14. Suz and I sitting contently, sharing our potato dinner in the middle of the park. Dressed in our fisherman pants and sarong to cover our shoulders with our wet hair pinned up and mascara running down our faces as we just left the Turkish bath.  In short, we looked horrendous, but with literally doing nothing other than sitting there, we were offered free apple tea, then later serenaded by 8 guys (one singing us songs with his guitar) and given sweets, bracelets, necklaces, and rings.  Quite the ordeal!

Don’t get me wrong, I’m definitely not trying to boost my own ego with these accounts, it’s just that I’ve never found a culture of men who were more extreme with their lavish gestures and constant acts of affections. Even Italian men wouldn’t be able to compete! (gasp!) All I can say is for women who are going through a breakup, forget the sad love films and containers of ice cream; instead, buy yourself a plane ticket and head to Istanbul! It’s pretty much a guaranteed fix to cheer you right up:-)

 

India: Highlights and Memories

1. Arriving in India, and being invited to our travel agents Iffy and Joma’s home for dinner with their family. We sat on the floor, Indian style, eating the most amazing curries, rice, and vegetables with our hands. It still amazing me how hospitable locals are to foreigners.

2. Changing our flight on a whim from Leh to Srinigar with hopes of trekking and fly fishing in the rugged Kashmiri outdoors.

3. Touring Dal Lake by Shiraka, a small row boat. The lake was clear as glass, and dotted with pink lotus flowers. The mountains, trees and houseboats reflected on the lake as though they existed as their own entity and not just a double. I played music through my speakers. It was relaxing and tranquil, the ride as like a unforgettable daydream.

4. Listening into our intuition to leave Srinigar early when news of riots and protests erupted in the city center–leaving one boy dead after being hit (accidentally) by a policeman’s tear gas canister. Shops were closed and protests were suspected to continue due to the lack of support by the government to provide supplies and shelter to the Hindus during their pilgrimages. It was unfortunate to leave, but with this news as well as the upcoming India Independence day, it was not particularly safe to stay as we did not want to be caught in a wrong time-wrong place situation. Beautiful Srinigar, I will be back. One day.

5. Flying from Srinigar to Leh and glimpsing our first views of the Himalaya Mountains!

6. Lazily spending three days in Leh acclimatizing, reading books, trying different Indian cuisine, and wondering the shops and walkways.

7. Hiring a jeep with 2 other travelers and journeying to Nubra Valley, travelling alongside the cliff’s edge on windy roads and crossing the highest motor-able pass in the world.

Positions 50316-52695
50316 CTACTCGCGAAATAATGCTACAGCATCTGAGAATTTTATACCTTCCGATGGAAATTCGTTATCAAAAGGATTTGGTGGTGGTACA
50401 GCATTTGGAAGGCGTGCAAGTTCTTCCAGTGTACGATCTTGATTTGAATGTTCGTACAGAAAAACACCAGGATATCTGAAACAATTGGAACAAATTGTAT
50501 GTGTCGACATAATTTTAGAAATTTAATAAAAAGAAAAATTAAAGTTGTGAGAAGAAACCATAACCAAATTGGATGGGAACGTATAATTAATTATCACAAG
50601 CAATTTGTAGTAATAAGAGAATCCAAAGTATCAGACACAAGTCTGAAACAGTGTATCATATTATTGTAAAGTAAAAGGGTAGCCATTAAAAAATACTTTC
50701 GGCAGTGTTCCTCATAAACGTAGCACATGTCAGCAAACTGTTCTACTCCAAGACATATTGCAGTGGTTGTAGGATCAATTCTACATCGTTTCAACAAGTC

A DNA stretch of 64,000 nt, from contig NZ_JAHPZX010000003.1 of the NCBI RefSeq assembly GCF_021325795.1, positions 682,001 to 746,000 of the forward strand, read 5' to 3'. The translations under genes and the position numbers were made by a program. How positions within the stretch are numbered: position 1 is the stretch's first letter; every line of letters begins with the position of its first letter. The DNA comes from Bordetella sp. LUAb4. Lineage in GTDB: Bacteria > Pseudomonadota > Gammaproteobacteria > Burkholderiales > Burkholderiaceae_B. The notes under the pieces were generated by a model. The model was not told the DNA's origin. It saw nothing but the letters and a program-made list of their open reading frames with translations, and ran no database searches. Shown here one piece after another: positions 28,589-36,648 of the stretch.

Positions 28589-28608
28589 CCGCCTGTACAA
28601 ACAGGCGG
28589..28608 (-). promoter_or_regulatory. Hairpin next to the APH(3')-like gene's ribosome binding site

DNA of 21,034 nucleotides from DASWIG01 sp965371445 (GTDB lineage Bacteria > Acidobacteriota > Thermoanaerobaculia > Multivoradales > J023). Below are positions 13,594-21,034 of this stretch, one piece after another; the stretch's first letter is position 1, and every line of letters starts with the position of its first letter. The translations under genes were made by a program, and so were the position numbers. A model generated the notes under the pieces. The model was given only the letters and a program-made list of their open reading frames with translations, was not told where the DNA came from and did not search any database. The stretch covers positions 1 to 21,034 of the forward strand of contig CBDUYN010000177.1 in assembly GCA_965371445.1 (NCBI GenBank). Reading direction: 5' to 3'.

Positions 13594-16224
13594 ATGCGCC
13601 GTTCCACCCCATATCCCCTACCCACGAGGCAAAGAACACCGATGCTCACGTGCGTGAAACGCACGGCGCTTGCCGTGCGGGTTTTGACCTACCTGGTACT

8. Exploring a handful of monasteries. My favorite, was a giant construction perched atop a hillside cliff 100 feet away from a roaring waterfall. The sound of the rushing water and the isolation of the monastery gave the place a magical feeling.

9. Riding two-humped camels through sand dunes!!!!

10.  Leaving on a trekking trip with Reme and Gabriel, brother and sister from France, and getting a flat tire about a 15 minute walk from our starting point destination. After a hilarious photoshoot, we walked the remainder of the way to our campsite where we met an Italian couple and spent the remainder of the night playing cards and speaking in 3 languages.

11. Reme and Gabriel left after 6 days, but Suz and I signed up for a 14 day trekking trip. We woke up each morning to hot tea outside our tent and a warm breakfast waiting in the cooks tent. We walked 4-8 hours a day through stunning landscape, crossing valleys, rivers, climbing 4 passes-the highest being over 4950meters high and celebrating with swigs of Chang beer (a homebrewed wheat beer made by the locals).

12. Suzanne and I nicknaming our guides, cooks, and ponymen “gangsta names”, there was G-Unit, T-Dawg, Ice Cube, Flava Flav, Diggity, Dr. Dre, Q-Diddy, LL Cool J and Snoop Dawg. Since Indian names were hard for us to pronounce and easy to forgot, we used these nicknames and it was a HUGE hit. They in turn nicked named us Indian names, Reme was Gime, Gaby was Achan, Suz was Zesma and I was nicknamed Padma (meaning flower), and called Pame for short.

13. Helping T-Dawg, our amazing cook, make Momos–a Tibetan pot sticker type dumpling.

14. Witnessing a rainbow in the dark. I would have never imagined this was even possibly, but there it was a beautiful full sized rainbow lit up by the glow of the full moon.

15. Putting together a limbo competition while listening to music from our Ipods.  Our cooks, guides, ponymen–everyone participated. It was so much fun!